The Lookout
, , , ,
99 min.
Release Date
The Lookout

Thrillers often rely on gimmicks or twists to tell their story; audiences seem to expect that now. I’m frankly bogged down by the cyclical trends in narrative storytelling for suspense thrillers. Save a few, they lack the character or originality that Alfred Hitchcock or David Mamet could and can produce with creative camerawork, tangible characters, and expert writing. With his new film The Lookout, first-time director Scott Frank includes himself on a short list of directors capable of making a thriller worth the audience’s time. Frank’s previous work includes several outstanding screenwriting credits (including Dead Again, Out of Sight, Get Shorty, and Minority Report)—a resume from which one could have predicted Frank’s eventual superb directing debut. As a writer, his work meshes fluid dialogue with Hitchcockian suspense; as a director, Frank offers the same tension but gives his characters ample time to grow.

In the first scenes, we see Chris Pratt (Joseph Gordon-Levitt), a high school boy driving around with his date and another couple on prom night. On top of the world, Pratt is envied by everyone; he has a beautiful girlfriend, rich parents, and is famous locally for his hockey skills. While driving he shuts the headlights off so the green phosphorescent glow of fireflies surrounds the car. But with his lights off, he doesn’t see a stalled turbine in the highway, and they crash. Cut to four years later: Pratt’s injuries from the accident left his brain and body damaged. He has trouble remembering the names of objects, he walks with a limp, and he sometimes can’t control what he says—he’ll suddenly blurt out something from his subconscious, something he never intended to say. Pratt takes classes that help him to remember and to sequence; his instructor wants him to write down what a normal day is like, but he keeps returning to “I wake up.” A small notebook Pratt keeps in his pocket helps remind him of important details. Only the most important things are written there.

While the basis for the Chris Pratt character may sound too much like Leonard from Christopher Nolan’s brilliant 2000 film Memento, I assure you, he isn’t. Pratt makes new memories; he doesn’t have to “fake it” like Leonard did. These are different films, and when you see The Lookout, you’ll realize that the two films have little in common, save a character with a brain injury. Even though Memento is the better movie, The Lookout contemplates its character throughout. Only in the last third does the film become about the suspense. Gordon-Levitt, best known as the kid from 10 Things I Hate About You and TV’s 3rd Rock from the Sun, has now given audiences two great roles through which we can differentiate him from his early career. In 2005’s Brick, he played the lead in a Raymond Chandler-type film noir set around high school students; he incredibly reached the cool and collected disposition of classic noir characters such as Sam Spade or Philip Marlowe. The Lookout and Brick both show the aptitude of an adult actor. His performance as Pratt is all-at-once heartbreaking, frustrating, and magnificent.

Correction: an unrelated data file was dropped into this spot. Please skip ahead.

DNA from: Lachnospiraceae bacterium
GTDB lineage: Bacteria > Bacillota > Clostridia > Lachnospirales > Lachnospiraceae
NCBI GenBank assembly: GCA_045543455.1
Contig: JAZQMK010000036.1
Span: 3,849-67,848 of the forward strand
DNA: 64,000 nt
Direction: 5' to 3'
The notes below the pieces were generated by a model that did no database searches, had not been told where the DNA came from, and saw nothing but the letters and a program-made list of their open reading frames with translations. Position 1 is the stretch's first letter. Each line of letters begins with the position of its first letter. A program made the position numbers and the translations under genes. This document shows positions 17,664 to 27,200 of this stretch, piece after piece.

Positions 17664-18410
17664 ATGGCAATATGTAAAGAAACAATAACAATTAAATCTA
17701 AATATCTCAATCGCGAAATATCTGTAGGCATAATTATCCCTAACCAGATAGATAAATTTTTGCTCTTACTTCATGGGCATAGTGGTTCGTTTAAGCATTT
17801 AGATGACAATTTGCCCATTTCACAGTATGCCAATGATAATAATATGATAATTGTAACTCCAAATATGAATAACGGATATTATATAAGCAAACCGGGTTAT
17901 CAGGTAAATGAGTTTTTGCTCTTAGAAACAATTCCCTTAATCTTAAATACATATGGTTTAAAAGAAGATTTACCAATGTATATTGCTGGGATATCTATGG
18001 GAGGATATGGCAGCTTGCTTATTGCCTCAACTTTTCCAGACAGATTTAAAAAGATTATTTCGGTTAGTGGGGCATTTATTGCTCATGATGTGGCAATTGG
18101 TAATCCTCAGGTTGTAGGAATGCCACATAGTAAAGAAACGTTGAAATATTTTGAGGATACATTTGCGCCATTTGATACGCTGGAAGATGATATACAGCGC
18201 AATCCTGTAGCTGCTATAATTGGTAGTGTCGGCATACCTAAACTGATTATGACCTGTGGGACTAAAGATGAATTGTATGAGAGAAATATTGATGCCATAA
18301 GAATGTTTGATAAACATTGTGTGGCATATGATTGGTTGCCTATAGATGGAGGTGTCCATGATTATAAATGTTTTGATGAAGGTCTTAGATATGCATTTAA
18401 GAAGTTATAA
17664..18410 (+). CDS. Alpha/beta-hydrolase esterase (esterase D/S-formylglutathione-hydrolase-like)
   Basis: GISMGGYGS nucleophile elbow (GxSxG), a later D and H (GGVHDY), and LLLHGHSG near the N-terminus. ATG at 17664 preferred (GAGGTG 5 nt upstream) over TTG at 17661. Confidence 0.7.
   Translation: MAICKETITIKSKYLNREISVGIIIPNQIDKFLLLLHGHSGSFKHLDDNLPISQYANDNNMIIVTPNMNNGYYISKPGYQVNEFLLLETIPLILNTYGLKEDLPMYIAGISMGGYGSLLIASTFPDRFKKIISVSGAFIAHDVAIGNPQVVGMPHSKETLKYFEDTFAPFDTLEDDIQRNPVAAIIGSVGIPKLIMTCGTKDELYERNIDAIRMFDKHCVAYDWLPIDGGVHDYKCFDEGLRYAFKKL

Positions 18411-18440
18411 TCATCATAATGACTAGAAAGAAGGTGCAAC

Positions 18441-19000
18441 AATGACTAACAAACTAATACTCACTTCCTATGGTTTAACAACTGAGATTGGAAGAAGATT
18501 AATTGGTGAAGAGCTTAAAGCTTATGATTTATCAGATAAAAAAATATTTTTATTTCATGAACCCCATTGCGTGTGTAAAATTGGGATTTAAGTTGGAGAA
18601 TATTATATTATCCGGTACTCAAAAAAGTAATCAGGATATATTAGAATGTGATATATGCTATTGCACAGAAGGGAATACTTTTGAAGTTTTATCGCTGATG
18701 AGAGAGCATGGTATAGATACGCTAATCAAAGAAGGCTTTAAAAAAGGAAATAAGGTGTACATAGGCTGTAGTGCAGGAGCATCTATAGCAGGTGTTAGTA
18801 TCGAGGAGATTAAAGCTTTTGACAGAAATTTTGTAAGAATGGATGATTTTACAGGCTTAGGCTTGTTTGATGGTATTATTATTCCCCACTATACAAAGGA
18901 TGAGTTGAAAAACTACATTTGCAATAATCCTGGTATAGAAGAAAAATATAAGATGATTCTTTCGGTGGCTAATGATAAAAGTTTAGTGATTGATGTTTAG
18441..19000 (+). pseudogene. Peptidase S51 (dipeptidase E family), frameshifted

Pratt lives with a blind roommate, Lewis (Jeff Daniels in another well-played dramatic role for the versatile actor). Placed together by a disability institute, Lewis treats his sightlessness as a minor tongue-in-cheek ding to an otherwise enjoyable life. Pratt is not as fortunate. Functioning the way he does, with the memories of his once-great life and the people he killed in the accident always on his mind, he cannot forgive himself. Pratt has an overnight job cleaning the local bank, but he can’t seem to convince the bank manager that his disabilities won’t prevent him from being a good teller. This job is just another adage to remind Pratt of how routine his life is forced to be. Out of the blue, an old high school acquaintance named Gary reintroduces himself to Pratt. It’s clear to us Gary has other motives, so when Pratt begins to associate himself with Gary and his friends, we feel a sense of dread. Luvlee (Isla Fisher), an ex-stripper and Gary’s friend, beds Pratt to reel him in. Eventually, Pratt is told the truth: Gary and his gang want to rob the bank where Pratt works, and they want him to help.

With his life but a shard of the clear pane it used to be, Pratt begins to resent what little he thinks he has and goes along with Gary’s plan—perhaps out of desperation to improve his life, or perhaps from confusion. The type of dramatic suspense audiences rarely get to see, The Lookout offers intelligent storytelling not contingent on twist and turns. We’re never concerned about the robbery or the action more than we are about Pratt. The story relies on the painful aftermath of a character’s tragedy, and what it takes for him to grow beyond that, in order to become whole again. Gordon-Levitt makes an incredible turn in this kind of film, and Frank’s choice to cast him was inspired. Also, Frank’s debut marks the arrival of an exciting new filmmaker whose approach is as concerned about characters as a screenwriter-first, director-second should be. Except, he has all the technical and visual makings of a burgeoning great.

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